After several years of speculation, Nicholas Hytner has confirmed that he will be stepping down as artistic director of the UK’s arts flagship, the National Theatre. He has given two years’ public notice and will leave at the end of March 2015.
Nicholas HytnerIn a press statement issued this morning, Hytner said: “It’s been a joy and a privilege to lead the National Theatre for ten years and I’m looking forward to the next two. I have the most exciting and most fulfilling job in the English-speaking theatre; and after 12 years it will be time to give someone else a turn to enjoy the company of my stupendous colleagues, who together make the National what it is.”
Nick Starr, who has been the NT’s executive director alongside Hytner since 2002, also announced today that he is stepping down. He will leave ahead of Hytner, before the end of 2014. Starr said: “There’s a genius to this place and it will be a wrench to leave it. But I want to make room for the next generation, and it’s time for me to plough new furrows.”
John Makinson, chairman of the National Theatre, said: “Nick Hytner and Nick Starr have led the National Theatre to undreamt levels of creative and commercial success over the past decade. Today’s announcement will not come as a surprise, as we have known for some time that they planned to initiate a phased succession process in the course of 2013. It is a sad moment for the National Theatre nonetheless.
“The Board will now begin the formal process of identifying a new director. The position will be advertised next week and we expect to announce the appointment in the autumn. The new executive director will be appointed once the director designate is in place.”
The Succession Committee, which will prepare a shortlist of candidates for the full Board of the NT to consider, will comprise Peter Bennett-Jones, Neil MacGregor, John Makinson, Kate Mosse and Tessa Ross.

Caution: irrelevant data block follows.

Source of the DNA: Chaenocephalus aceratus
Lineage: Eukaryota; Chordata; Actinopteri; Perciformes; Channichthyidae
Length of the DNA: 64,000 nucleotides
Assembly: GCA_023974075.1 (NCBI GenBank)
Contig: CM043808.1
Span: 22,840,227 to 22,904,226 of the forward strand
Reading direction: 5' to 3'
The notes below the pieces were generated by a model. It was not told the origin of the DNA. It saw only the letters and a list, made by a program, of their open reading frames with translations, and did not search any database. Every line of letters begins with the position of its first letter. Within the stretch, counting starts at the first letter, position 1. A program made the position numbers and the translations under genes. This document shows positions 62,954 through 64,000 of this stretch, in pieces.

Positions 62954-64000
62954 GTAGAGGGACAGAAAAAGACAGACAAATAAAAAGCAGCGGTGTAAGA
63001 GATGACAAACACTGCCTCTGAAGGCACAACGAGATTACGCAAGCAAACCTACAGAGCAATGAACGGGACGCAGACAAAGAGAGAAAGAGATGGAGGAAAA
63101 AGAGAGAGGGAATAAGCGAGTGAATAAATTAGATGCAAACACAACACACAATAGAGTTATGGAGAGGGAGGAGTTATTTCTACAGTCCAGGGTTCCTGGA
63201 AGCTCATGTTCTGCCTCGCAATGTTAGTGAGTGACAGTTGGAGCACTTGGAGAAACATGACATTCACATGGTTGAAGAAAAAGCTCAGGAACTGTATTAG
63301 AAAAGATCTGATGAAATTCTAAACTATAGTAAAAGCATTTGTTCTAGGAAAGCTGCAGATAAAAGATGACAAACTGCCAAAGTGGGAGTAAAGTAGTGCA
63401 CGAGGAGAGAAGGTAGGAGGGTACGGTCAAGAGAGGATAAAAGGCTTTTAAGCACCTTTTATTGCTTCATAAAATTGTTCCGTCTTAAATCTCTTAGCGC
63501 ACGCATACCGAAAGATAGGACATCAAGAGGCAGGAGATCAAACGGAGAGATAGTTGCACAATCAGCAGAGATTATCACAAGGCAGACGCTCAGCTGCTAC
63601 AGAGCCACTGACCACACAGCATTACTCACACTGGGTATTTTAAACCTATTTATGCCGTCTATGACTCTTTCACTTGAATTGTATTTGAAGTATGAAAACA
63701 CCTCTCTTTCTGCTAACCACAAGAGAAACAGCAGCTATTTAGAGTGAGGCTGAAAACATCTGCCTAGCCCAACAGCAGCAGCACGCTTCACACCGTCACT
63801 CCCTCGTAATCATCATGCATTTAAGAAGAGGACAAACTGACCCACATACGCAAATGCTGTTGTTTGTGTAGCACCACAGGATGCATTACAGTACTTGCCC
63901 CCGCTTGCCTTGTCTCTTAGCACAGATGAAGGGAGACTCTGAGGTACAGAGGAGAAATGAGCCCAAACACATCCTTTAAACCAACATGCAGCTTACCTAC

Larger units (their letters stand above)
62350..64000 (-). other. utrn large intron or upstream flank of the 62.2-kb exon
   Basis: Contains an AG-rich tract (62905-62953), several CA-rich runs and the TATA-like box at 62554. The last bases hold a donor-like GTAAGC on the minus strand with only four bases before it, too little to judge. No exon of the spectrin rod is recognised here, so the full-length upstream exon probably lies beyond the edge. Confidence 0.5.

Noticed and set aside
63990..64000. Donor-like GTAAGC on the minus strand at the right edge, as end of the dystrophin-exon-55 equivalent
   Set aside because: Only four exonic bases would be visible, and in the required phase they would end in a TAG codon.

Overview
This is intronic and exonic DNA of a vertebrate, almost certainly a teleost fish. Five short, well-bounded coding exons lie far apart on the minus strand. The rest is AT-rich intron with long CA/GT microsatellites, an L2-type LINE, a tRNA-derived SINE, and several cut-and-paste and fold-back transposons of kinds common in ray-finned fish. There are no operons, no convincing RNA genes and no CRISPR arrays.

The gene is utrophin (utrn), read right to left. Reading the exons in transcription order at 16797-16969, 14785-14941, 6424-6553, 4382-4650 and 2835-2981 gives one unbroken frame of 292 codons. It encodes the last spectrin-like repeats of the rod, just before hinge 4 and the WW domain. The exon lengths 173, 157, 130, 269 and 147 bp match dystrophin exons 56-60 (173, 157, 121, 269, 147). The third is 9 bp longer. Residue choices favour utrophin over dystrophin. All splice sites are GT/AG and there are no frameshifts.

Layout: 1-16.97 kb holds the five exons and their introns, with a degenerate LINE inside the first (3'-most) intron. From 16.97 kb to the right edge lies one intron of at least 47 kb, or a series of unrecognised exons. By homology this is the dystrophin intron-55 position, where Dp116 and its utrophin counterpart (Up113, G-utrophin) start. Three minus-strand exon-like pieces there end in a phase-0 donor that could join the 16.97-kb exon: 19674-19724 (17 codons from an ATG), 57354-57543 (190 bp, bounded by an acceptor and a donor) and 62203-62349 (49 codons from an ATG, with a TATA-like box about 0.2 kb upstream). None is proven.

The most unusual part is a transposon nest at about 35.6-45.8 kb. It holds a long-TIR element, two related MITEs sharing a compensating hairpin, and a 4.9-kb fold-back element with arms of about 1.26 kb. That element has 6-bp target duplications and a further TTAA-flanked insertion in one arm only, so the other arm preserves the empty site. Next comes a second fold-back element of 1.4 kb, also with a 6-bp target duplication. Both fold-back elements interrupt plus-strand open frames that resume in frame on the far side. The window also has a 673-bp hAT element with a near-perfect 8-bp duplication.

Nicholas Hytner succeeded Trevor Nunn as director of the National in April 2003, launching his tenure with the world premiere of the controversial but multi award-winning Jerry Springer The Opera and a colour-blind Henry V with Adrian Lester in the title role. During the past ten years under Hytner, the National has mounted over 200 productions (click here for a full list of NT productions 2003-2013), 23 of them directed by Hytner, and won over 200 awards. It has also enjoyed numerous West End and Broadway transfers, including The History Boys, War Horse, One Man, Two Guvnors and, in the past month The Curious Incident of the Dog in the Night-time and Alan Bennett’s Untold Stories.
Productions aside, Hytner’s many other achievements in office have included: the launches of the Travelex Season of low-priced tickets in the NT Olivier (first £10 and now £12) and NT Live, which broadcasts live theatre performances to thousands of cinema screens across the world; the introduction of Sunday performances; and securing funds for the NT Future redevelopment of the South Bank complex, which is now under construction.
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